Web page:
NAGPUR: Skipper Rohit Sharma conjured up one his most impressive Test hundreds under pressure against a quality Australian attack as India vaulted to a crucial 144-run lead in the series-opener after ending the day two at 321 for 7, here Friday.
Rohit (120) displayed class and composure of the highest order and in the process became the first Indian captain to have scored a century in all three formats.
While Rohit's ninth Test hundred is worth its weight in gold, Ravindra Jadeja's (66 not out) 18th half-century is also priceless. The all-rounder's knock will be equally important in the context of the game.
Jadeja once again showed his true worth by adding 61 runs for the sixth wicket with Rohit and another 81 runs for the unconquered eighth-wicket with Axar Patel (52 batting), who is also playing a fine hand.
It was a battle of attrition for Indian batters, especially Rohit and Jadeja with the home team putting on board 244 runs on the second day.
On a slow track where other batters found the run-scoring extremely difficult, the Indian captain was concentration-personified.
It had the same class as the 161 he scored in against England in 2021 in the Chennai Test. The opener put his best food forward against an attack, led by spinners Nathan Lyon (1/98) and Todd Murphy (5/82), who got a five-for on Test debut.
In fact, both the off-break bowlers came round the wicket against right-handers to stem the flow of runs and succeeded partially.
It took Rohit 171 balls to reach his hundred. He hit 15 boundaries and two sixes in a knock that spanned more than four and half hours.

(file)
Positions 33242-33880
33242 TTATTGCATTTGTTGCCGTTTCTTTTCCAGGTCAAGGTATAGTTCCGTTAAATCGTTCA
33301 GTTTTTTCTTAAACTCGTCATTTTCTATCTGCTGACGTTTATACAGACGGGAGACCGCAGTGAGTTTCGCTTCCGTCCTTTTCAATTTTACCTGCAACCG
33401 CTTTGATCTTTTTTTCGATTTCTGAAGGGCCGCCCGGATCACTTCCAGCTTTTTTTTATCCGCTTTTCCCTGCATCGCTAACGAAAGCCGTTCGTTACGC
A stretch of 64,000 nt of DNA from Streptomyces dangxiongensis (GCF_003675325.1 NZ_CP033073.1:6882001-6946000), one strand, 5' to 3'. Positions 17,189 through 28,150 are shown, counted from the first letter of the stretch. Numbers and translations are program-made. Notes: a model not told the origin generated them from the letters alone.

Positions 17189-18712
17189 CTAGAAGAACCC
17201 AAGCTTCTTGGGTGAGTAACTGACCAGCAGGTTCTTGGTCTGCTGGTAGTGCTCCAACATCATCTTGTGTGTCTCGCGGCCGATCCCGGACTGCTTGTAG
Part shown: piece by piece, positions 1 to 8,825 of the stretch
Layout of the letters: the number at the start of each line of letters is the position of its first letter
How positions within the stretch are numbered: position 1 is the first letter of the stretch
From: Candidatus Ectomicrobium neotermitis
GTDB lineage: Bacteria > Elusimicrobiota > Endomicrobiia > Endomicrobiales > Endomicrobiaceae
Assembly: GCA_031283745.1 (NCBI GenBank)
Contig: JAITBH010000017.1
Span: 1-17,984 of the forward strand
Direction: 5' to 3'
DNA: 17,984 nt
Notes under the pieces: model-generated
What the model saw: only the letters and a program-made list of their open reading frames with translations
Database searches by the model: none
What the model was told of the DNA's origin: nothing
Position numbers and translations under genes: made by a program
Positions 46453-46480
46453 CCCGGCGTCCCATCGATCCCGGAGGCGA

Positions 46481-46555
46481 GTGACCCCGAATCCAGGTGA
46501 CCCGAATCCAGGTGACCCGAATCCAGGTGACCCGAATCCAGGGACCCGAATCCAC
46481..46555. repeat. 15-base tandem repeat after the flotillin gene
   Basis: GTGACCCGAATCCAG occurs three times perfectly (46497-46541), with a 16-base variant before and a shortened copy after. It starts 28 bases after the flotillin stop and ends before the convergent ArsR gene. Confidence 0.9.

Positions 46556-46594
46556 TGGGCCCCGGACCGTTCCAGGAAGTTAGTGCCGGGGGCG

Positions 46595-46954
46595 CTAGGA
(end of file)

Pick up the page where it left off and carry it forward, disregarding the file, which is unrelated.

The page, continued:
But the hallmark of his innings was the rotation of strike and how he traded risk for caution.
Having read the nature of the pitch perfectly, Rohit curbed his natural flair and channelised his "inner Cheteshwar Pujara" and testimony to that was 62 completely out of character runs that he scored across two sessions on the day.
He had scored 56 runs in half-a-session on Thursday evening.
Pull has been Rohit's go-to shot in every form of cricket he didn't take his opposite number Pat Cummins' (1/74) bait, save one time when he hit him for a maximum behind square.
He didn't try to get to his hundred in a hurry, playing out maidens and taking singles before whipping Cummins to square leg for a boundary that took his score in the 90s.
It was an inside-out lofted drive over extra cover off Murphy that brought up his hundred, and once again reiterated the theory that in adverse situations, individuals with the highest degree of skill prevail.
There wasn't any over-the-top celebrations, no cuss words used or the customary ritual of removing the helmet. He just looked towards the dressing room in acknowledgement.
Once second new ball was taken, Cummins dismissed Rohit with an unplayable delivery that was fast and also moved away late after pitching.
However Jadeja stood firm and got good support from fellow all-rounder Axar to further consolidate India's position in the game.
Virat Kohli (12) along with debutants Suryakumar Yadav (8) and Kona Bharat (8) would be disappointed that they didn't score big.
In the case of Kohli, bespectacled Murphy bowled a similar delivery to the former India skipper that had earlier accounted for Cheteshwar Pujara.
The young spinner bowled on the fifth stump on the leg side and a faint nick was taken on the second attempt by wicket-keeper Alex Carey.
Surya became Lyon's first victim as the off-break bowler breached his defence.
In the morning, captain Cummins had set the bait for his opposite number with a deep fine leg and deep mid-wicket fielder but bowled fuller during his morning spell.
Scott Boland also toiled manfully but once Carey stood up to the stumps, it was evident that there was no help for fast bowlers on day two.
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